Meet Zadok. He is the hero of The Walls of Arad, the third book in the “Journey to Canaan” series. Zadok is a shepherd—specifically, he is the shepherd of the Tabernacle flock. He has a gentle heart, one that Miriam decides is perfect for our heroine, Arisha. (You’ll meet her later.)
Ancient shepherds have a complicated history. In Abraham’s day, they were held in high esteem. Abraham and Lot were wealthy men, as were Isaac and Esau. The occupation was by necessity a nomadic one, especially with extremely large flocks. Once a man owned such a flock, however, he himself rarely spent much time with them. Young boys and even girls were hired to keep an eye on the sheep.
In Egypt, shepherds were looked down on. Egypt was an agrarian society, and the people were clean-shaven. They didn’t like and didn’t trust the long-haired, bearded nomads, which is one reason the Israelites were stuck out in Goshen.
Many think that it was around the time of the Exodus that the way people looked at shepherds began to change. Israel became attached to the land, the land they had yearned for for so long. The nomadic way of living became a thing of the past. By the time of Jesus’s birth, shepherds were despised. So many extra conditions had been added to the law by the rabbis that it was now impossible for a shepherd to ever be ritually clean, and they couldn’t go to Temple.
If the sheep inadvertently nibbled on grass on someone else’s land, the shepherd was a thief. It was also assumed that the hired men stole sheep from the flock and sold them for money. And a man that steals is a liar, and since they were also usually uneducated, their testimony in court was illegal.
A shepherd’s life was a hard one, even dangerous. He was exposed to extremes of heat and cold, his food was what he could find as he walked, he had to fight off predators such as lions, panthers, bears, and even robbers.
Then there are the sheep. Sheep are not particularly bright. They will keep eating the grass under their feet until it is literally all gone. Even running water can frighten them. They are entirely dependent upon their shepherd.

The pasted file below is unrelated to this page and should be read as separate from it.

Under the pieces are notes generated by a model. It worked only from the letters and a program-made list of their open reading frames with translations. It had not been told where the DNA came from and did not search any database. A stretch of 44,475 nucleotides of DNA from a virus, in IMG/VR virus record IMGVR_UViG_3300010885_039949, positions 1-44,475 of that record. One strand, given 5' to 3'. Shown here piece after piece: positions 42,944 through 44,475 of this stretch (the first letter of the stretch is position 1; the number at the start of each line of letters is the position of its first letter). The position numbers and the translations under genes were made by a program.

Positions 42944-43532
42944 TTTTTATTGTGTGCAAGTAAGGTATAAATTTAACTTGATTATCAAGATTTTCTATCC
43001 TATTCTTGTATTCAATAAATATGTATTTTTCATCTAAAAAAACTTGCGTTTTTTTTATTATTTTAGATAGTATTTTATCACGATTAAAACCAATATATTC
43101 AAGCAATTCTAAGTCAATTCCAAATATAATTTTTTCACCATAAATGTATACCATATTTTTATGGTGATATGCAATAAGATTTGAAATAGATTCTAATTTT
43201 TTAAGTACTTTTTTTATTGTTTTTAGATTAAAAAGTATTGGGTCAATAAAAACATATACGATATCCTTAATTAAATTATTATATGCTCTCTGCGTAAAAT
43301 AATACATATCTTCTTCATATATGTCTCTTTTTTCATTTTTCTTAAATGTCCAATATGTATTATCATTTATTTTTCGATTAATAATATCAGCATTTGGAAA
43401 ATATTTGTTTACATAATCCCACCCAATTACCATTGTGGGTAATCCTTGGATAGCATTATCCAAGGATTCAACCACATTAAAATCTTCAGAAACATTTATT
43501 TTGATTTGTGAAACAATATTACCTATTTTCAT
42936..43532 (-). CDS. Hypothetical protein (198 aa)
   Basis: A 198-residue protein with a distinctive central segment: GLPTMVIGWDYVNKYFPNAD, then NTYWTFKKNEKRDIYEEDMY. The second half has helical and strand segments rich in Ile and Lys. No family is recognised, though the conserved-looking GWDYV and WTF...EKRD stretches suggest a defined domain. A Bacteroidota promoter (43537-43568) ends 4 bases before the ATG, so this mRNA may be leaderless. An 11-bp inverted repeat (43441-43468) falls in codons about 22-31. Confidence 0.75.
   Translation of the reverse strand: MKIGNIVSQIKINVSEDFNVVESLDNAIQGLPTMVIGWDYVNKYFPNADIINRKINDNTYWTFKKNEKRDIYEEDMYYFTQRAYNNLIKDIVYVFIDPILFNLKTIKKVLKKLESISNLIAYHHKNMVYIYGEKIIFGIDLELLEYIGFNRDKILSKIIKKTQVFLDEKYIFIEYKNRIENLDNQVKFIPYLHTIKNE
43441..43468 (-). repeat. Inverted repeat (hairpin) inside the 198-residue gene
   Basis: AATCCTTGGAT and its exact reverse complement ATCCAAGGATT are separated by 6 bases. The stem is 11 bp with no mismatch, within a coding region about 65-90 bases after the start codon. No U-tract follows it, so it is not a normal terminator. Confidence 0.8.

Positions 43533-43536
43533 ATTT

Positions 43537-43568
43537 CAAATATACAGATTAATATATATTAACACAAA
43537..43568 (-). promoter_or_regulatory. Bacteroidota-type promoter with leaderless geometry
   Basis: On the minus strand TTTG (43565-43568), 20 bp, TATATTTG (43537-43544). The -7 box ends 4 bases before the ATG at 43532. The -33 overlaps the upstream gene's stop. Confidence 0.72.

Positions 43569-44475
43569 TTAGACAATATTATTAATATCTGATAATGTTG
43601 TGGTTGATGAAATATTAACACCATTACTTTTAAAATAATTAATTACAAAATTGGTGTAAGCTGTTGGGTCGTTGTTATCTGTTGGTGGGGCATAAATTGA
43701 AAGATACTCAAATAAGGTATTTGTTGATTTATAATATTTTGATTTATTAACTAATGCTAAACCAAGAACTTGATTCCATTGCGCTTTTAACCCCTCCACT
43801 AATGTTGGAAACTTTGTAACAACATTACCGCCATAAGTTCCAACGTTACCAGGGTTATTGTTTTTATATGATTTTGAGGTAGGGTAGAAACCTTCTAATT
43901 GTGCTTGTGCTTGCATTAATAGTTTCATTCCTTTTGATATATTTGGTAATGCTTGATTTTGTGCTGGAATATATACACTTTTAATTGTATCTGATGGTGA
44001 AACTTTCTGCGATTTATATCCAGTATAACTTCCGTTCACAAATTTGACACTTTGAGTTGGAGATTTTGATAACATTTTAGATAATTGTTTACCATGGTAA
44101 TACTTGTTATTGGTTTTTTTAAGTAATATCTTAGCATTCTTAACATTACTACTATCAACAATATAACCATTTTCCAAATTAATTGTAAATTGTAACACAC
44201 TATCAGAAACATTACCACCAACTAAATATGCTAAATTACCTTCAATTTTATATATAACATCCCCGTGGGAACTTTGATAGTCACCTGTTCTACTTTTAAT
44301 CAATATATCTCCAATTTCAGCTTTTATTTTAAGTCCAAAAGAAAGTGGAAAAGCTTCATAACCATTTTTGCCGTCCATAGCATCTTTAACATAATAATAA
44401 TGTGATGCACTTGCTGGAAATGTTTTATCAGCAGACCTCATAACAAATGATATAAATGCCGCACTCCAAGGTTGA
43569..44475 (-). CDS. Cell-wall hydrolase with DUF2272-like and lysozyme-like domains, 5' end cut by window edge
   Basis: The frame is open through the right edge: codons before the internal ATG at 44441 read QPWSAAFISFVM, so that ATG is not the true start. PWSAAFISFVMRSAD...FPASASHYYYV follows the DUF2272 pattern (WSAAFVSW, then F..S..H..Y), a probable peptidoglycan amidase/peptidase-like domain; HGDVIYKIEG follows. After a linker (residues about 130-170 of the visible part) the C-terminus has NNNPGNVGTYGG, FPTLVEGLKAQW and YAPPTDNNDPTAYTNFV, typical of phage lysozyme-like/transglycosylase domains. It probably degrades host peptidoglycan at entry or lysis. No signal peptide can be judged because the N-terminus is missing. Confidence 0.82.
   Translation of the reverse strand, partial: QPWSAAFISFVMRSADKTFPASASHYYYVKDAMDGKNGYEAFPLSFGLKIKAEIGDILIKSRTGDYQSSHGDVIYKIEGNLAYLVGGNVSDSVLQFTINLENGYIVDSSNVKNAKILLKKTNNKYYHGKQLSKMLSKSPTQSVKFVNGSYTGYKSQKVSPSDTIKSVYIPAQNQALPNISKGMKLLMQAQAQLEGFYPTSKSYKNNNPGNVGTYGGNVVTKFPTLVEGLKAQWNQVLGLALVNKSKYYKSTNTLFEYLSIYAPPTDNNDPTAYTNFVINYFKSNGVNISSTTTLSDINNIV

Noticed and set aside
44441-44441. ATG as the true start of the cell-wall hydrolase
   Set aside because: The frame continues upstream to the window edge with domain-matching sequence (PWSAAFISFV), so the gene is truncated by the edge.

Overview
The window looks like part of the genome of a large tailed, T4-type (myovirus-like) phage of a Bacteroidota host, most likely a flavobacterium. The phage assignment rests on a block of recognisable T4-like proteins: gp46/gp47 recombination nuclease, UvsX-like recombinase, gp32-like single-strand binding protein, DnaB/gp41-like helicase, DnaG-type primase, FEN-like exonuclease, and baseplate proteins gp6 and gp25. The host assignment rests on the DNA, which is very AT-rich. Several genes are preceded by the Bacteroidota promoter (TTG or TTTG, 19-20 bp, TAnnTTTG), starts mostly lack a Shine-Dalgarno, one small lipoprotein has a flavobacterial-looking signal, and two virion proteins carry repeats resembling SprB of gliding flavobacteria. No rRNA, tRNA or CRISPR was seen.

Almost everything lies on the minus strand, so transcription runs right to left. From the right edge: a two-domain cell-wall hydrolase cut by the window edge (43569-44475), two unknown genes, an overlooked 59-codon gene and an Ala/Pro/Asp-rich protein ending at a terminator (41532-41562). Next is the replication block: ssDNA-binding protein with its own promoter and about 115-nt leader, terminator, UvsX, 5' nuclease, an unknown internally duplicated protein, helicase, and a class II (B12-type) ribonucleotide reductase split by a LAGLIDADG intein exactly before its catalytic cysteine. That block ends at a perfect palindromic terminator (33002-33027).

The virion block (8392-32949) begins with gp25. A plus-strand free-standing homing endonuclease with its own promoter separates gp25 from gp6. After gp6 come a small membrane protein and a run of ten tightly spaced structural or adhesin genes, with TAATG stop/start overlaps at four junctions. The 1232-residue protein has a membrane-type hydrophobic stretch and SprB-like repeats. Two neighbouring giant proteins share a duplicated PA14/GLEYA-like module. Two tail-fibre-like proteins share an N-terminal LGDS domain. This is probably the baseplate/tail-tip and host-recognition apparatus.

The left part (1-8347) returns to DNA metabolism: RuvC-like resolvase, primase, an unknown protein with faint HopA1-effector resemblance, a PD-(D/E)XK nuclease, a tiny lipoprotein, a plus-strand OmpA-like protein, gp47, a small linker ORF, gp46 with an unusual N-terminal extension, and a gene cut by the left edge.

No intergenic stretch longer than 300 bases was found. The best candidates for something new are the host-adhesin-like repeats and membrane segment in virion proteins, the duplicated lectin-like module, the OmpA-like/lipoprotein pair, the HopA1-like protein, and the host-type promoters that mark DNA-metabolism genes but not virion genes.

This is a real news story:
First one sheep jumped to its death. Then stunned Turkish shepherds, who had left the herd to graze while they had breakfast, watched as nearly 1,500 others followed, each leaping off the same cliff.
Over a thousand sheep jumped off a cliff for the sole reason that they followed each other. 450 of them died. The total estimated loss was $100,000. Almost every family in the village lost everything.
Sheep are prone to wander. Even if they have everything they need (green pastures and still waters), eventually they will just wander off. A shepherd must constantly be on guard. One of a shepherd’s main jobs is tracking down lost sheep.
Sheep are dumb and directionless. They are also defenseless. There is no fight, flight or even stand your ground. They have no claws, no fangs, no horns, no roar, no growl, no venom, no quills, no nothing. They have no speed to run. They aren’t even agile enough to turn very easily. If it’s close to shearing time their wool can be long and heavy, especially if it’s wet. They can’t fly or climb a tree. They aren’t very good at hiding, either.
All they have left is to band together. That usually leads to panic and running in circles, which leaves the outliers free to be picked off.Without a shepherd, sheep are totally helpless. Sound like any other beings you know? The Walls of Arad/June 15 Click To Tweet
It’s for good reason the Bible calls us sheep, and Jesus the Good Shepherd. We might not go marching off a cliff, but we’ve been known to follow the crowd into some other pretty stupid behaviors sometimes. We wander off, and by ourselves, we are utterly defenseless against the enemy’s attacks.
So we need to keep reminding ourselves:
The Lord is my Shepherd. I have everything I need.
The Walls of Arad releases June 15.
You can receive an eBook in exchange for an honest review now, or join my support team and receive a paperback copy, along with a version of the necklace which figures prominently in the novel!
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